Happy Music for Happy People


A while back, an acquaintance commented that Latinos listen to polka music.  I’m sure I gave her a blank stare.  They listen to Dick Rodgers?  Romy Gosz?  Alvin Stacinski?  Why?

If you do not live somewhere in the belt between Milwaukee and Rhinelander, you may not only be asking “why,” but “what.”  You can see and hear “what” at http://www.polkacatalog.com.  (Sorry, it might not work in Firefox.)  If you’ve ever lived in Wisconsin, you don’t need to visit the polka link to know what (but it will still make you smile if you do).  Polka, at one time, was so much a part of our culture that I had to learn the dance steps in gym class (I flunked).  My high school band director used to give us hysterical imitations of Alvin Stacinski playing the accordion and stomping to the music.  He sang in Polish while he did it!  We have polka festivals all over the state all summer long — but it is an aging cultural form, and I have sometimes commented that when the retired people of today die out, polka will die with them.

Apparently this is not true!  Polka lives on in the Mexican people of our area.  I am so relieved!   Why should such a wonderful art form be gone with the wind?  I thought, when my friend told me about the Latino connection, that she had been slurping something laced with … something.  But no, she knew what she was talking about.  I have our rummage sale last summer to thank for setting me straight.

We had been having a few quiet moments at the sale, when suddenly the air was filled with happy music (Polka — “Happy music for happy people” — see the web site).  It really was happy music!  And it was in Spanish!  A couple of happy-looking guys got out of a happy-looking pickup.  Unfortunately, they could not speak a lot of English, so I opted out of asking about the music.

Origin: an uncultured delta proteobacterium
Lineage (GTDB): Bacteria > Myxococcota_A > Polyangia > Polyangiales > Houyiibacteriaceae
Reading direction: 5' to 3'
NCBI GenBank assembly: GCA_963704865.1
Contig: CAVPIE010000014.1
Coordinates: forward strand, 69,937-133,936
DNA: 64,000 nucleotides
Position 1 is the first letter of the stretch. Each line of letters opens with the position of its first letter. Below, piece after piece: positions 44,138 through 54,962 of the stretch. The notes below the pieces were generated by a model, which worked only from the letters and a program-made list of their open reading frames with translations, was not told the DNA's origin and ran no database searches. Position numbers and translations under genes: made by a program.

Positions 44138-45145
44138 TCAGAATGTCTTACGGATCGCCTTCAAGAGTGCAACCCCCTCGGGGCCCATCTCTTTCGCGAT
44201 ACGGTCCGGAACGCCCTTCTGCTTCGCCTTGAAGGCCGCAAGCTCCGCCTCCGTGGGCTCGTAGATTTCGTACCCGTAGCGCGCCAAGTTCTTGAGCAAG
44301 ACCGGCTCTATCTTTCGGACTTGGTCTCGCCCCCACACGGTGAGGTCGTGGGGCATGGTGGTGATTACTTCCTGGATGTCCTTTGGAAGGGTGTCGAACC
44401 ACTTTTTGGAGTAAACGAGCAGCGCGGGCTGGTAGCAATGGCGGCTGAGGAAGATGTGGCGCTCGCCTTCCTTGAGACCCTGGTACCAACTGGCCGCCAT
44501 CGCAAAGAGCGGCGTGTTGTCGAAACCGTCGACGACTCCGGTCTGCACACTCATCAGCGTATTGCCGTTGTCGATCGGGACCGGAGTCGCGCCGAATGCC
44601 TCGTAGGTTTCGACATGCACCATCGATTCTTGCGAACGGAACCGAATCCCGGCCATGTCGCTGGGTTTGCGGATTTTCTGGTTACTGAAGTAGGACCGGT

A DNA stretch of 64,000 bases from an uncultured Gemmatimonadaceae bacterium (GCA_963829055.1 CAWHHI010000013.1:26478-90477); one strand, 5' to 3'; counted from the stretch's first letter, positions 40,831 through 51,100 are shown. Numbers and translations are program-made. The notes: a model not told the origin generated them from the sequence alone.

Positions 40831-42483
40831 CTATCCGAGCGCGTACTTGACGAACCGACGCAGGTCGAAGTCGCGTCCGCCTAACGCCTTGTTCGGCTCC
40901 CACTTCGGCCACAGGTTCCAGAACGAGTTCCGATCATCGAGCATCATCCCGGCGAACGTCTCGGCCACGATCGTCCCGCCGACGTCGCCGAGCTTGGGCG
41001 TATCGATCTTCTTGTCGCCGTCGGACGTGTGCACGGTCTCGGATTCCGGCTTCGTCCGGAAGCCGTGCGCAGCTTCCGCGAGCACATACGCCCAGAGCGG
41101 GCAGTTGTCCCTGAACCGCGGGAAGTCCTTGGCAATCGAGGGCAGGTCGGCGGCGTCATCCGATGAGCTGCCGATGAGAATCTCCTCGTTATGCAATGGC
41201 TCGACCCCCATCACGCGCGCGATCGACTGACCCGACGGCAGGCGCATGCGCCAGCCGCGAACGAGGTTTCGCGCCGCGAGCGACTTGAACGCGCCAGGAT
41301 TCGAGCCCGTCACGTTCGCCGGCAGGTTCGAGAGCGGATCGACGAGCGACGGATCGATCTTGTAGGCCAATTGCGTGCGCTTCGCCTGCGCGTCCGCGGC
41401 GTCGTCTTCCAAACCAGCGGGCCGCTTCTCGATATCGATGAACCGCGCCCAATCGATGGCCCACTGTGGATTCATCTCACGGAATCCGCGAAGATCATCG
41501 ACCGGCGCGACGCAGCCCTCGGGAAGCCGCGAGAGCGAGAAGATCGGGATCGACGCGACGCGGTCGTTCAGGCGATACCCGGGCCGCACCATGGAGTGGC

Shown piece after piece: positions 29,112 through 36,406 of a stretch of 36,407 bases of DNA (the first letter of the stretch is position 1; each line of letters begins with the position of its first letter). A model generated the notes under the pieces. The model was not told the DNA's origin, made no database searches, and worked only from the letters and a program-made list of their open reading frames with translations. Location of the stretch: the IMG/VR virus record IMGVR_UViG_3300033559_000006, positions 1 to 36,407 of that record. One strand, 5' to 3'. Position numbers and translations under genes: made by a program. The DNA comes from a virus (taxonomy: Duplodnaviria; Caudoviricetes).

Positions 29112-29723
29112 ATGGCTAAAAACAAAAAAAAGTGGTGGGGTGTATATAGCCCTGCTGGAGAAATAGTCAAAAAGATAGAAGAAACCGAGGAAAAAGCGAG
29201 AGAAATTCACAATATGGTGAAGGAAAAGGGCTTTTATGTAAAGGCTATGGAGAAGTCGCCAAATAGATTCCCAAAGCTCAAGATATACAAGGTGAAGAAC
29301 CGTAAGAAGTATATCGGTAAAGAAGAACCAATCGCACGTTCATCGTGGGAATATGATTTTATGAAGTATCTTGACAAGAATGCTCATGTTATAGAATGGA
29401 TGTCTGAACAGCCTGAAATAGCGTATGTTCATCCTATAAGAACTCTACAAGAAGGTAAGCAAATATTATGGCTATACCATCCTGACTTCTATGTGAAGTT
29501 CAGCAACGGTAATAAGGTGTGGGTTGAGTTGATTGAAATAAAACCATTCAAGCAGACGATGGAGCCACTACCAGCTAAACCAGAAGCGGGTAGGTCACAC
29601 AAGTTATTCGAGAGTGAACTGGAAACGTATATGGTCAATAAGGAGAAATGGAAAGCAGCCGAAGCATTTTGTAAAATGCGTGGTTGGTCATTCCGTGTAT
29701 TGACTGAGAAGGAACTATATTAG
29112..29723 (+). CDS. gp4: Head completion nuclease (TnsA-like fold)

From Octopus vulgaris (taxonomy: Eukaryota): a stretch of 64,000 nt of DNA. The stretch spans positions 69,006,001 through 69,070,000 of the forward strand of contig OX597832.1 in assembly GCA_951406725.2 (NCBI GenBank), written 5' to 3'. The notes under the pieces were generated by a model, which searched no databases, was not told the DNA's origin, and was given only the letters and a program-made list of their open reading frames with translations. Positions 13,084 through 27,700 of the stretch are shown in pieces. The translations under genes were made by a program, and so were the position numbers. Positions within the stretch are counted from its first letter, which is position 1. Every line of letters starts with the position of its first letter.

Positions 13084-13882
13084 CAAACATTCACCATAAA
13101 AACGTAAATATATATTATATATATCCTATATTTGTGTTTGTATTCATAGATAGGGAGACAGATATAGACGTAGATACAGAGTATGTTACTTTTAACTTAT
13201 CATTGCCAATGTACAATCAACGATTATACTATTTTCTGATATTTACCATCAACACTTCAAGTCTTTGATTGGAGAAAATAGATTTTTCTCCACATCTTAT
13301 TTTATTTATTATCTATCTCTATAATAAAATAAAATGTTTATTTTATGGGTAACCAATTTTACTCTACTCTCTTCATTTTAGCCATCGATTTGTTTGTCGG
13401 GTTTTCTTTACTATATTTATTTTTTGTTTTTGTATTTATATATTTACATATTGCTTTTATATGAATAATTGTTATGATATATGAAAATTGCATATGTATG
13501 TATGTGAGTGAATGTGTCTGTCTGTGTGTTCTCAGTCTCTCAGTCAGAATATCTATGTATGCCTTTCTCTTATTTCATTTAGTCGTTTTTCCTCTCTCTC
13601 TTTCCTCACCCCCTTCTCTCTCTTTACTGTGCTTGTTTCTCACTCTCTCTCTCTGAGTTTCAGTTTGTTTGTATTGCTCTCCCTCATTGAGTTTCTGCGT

We had an interesting conversation about the backpack one of them purchased, though — “For mi niña,” he explained.  He informed me, with pride, that it had a tag saying it had been made in Mexico.  The other one pointed to a box on my garage floor, and said the kids in Mexico carry their books to school in boxes.  I think he was trying to express the oddity of backpacks being made in Mexico for U.S. kids, while the Mexican kids use boxes instead.  Well, one father was making sure his little girl was going to use a backpack instead of a box from now on.

But polka — we were talking about polka, sort of.  When Paul and I were a young married couple, we used to entertain ourselves by going to the Cinderella Ballroom on a Saturday night.  We didn’t boogie, disco, line dance, or square dance.  We did the polka.  We were the only young folks in the place.  The seniors all smiled and pointed at us.  This may have been because they thought it was odd that young people would want to polka.  It may have been because they thought we looked funny.  But it was probably because we didn’t really know how to polka (remember, I flunked that course in gym class), and just sort of hopped around without stamping on each other’s feet.  We didn’t care.  We were having a good time in our own little way.  But it wasn’t a good time when they had a “change dance partners” song.  Then I stepped all over the old guys’ feet.  (Paul knew how to keep his toes out of the way.)  I learned quickly — when it even mildly looked like they might do a change partners song, I made a beeline for the ladies’ room.

The Cinderella has been gone now for almost twenty-five years, and all the old folks with it.  Sigh!  But polka lives on — among the Latinos.



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